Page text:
The European Central Bank is one of the most important banks in the world with over 17 member States (Howarth and Loedel 4). The Bank has a legal persona and is fully self-regulating of national and European financial institutions. It was established in 1998 with its headquarters located at Frankfurt in Germany.
Some of the core functions of this Central Bank are making sure that price stability is maintained mainly by defining the monetary policies of the union. It is also mandated to ensure a smooth running of all issues concerned with Economic and Monetary Systems of the union. The bank achieves its objective by ensuring that inflation is kept at the lowest levels ever achievable.
The Central Bank also takes part in other financial activities like participating in the stock capital market with billion of shareholders (Howarth and Loedel 6). It is responsible for setting the key interest rates for all the member states that lie within the zone and controlling the supply of money.
Other responsibilities are managing the foreign currency reserves and also buying and selling the currencies of the member states to keep the exchange rates balanced in the economy. In addition, they carefully monitor the price trends and project any risks or challenges which they are likely to pose to price stability (Sexton 379).
Bearing in mind the very sensitive responsibility carried by the bank it becomes critical for it to carry out its duties with a lot of skill.
One of the ways to determine the performance of an economy is to closely examine the economic indicators such as employment levels, stock market prices, changes in money supply, Gross Domestic Product, the extend to which industries are producing, issues of bankruptcy and considering the income levels of the citizens in a country.
Therefore, the indicators are important because they help economic analysts in predicting the economy’s performance in short term basis (Howarth and Loedel 12).
According to the article, levels of unemployment in the Euro-zone were noted to be increasing at an alarming rate. Figures were showing that joblessness in the zone had gone up to 10.9 % and the financial analysts were expecting that Central Bank would do something to rescue this situation and especially by reducing the interest rates (Minder and Ewing 5). The main cause of demonstrations according to the article was the issue of joblessness resulting from high interest rate.
This is so because, interest rates are costs at which businesses and consumers finance their spending and so borrowing becomes hard when the interest rates are high. Moreover, high rates deter businesses from investing or expanding their businesses, which results in unemployment. Unemployment leads in to the decline in the standards of living and may be other social injustices like insecurity due to theft and crime because people have no other means of living.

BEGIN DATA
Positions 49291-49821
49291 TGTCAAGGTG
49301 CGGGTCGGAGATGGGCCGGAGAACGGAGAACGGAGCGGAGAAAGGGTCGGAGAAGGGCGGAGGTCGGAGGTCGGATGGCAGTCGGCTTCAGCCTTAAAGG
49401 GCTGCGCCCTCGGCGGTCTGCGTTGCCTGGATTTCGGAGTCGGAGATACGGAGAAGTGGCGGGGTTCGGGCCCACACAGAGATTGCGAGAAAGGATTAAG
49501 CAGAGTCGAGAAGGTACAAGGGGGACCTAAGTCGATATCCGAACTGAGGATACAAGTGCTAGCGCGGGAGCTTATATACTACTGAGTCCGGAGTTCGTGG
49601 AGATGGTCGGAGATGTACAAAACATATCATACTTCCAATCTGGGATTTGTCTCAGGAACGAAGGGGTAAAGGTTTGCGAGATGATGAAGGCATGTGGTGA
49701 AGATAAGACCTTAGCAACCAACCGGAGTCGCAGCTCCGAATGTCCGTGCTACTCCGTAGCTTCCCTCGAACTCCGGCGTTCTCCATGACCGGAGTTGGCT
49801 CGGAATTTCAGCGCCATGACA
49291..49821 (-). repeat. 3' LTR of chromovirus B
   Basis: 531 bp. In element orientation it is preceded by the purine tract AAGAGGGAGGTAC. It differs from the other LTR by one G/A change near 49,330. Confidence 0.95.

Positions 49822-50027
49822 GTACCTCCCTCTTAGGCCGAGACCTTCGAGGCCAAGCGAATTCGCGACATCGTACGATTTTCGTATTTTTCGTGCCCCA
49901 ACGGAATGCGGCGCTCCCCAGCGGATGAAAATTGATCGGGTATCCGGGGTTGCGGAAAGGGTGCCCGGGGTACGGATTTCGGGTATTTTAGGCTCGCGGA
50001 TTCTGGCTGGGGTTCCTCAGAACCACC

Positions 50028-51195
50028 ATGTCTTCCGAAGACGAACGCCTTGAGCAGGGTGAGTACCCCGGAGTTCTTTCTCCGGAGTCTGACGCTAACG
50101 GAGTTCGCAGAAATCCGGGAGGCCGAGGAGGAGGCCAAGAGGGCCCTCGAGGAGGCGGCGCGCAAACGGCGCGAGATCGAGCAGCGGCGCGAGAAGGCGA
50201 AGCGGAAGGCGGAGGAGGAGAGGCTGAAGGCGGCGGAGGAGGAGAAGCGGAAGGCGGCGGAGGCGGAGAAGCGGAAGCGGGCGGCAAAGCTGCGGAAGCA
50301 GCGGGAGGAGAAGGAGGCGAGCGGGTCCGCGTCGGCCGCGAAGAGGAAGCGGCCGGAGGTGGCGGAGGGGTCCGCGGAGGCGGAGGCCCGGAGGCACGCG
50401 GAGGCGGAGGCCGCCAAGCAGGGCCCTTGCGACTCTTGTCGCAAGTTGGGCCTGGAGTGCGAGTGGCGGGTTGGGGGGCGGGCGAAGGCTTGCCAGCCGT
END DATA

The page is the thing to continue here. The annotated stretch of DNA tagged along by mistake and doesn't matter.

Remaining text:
If interest rates increase from r1 to r2 the quantity of money in circulation decreases as indicated by the inward shift of the curve (Sexton 382). Increased interest rates also increase the cost of production by the firms and therefore the price of products rises. If prices of inputs increase, this will translate to a decrease in output given by firms.
It is also indicated that the government was struggling with debts and other deficits which is very unhealthy for an economy. Some of the causes of deficits and debts are when a country borrows a lot of money from other countries to invest, a situation which is mostly witnessed by the third world countries.
If the value of exports happens to increase at a slower rate than the value of imports which would mean the surplus changing into a deficit and may be if the states currency is overvalued, imports become cheaper and the quantity of imports increases and in such a case a fall in the quantity of exports is experienced because exports become less competitive.
In order to solve this, the governments in the Euro-zone would have to stop the selling of bonds, reduce borrowing, reduce their expenditures, or even increase taxes on the rich. Increasing taxes to all people when the economy is not performing worsens the situation in a country (Howarth and Loedel 14). This is because it widens the gap between the rich and the poor.
Economists state that as the price increases; demand of a good will decrease and vice versa (Sexton 382). The monetary policy is one of the processes used by the central bank to regulate money supply credit in the economy and foster economic growth. If the Central Bank increases the interest rates on the loans given to commercial banks, this will discourage them and in turn increase their rates on any individual of the public who is borrowing.
This will imply an increase in poverty because loans will not be accessible to the citizens and so the amount of money held reduces. On the hand, the central bank can promote economic growth in a country by making loans available to the commercial banks which lend money to the citizens enabling them to invest and carry out other activities in building the economy.
In conclusion, the Central Banks play very important roles in the economy of any nation and therefore should work hard to ensure stability of prices by defining monetary policies which is very critical.
Howarth, J. D . and Loedel, H. P. 2003. The European Central Bank: The New European Leviathan?. Palgrave Macmillan, New York.
Minder, R. and Ewing, J. 2012. Global Business: European Central Bank Opposes Higher. Viewed 18 May
Sexton, L. R. 2012. Exploring Macroeconomics. McGraw-Hill, New York.
tutor2u.net . 2012. Aggregate Demand. Viewed 18 May 2012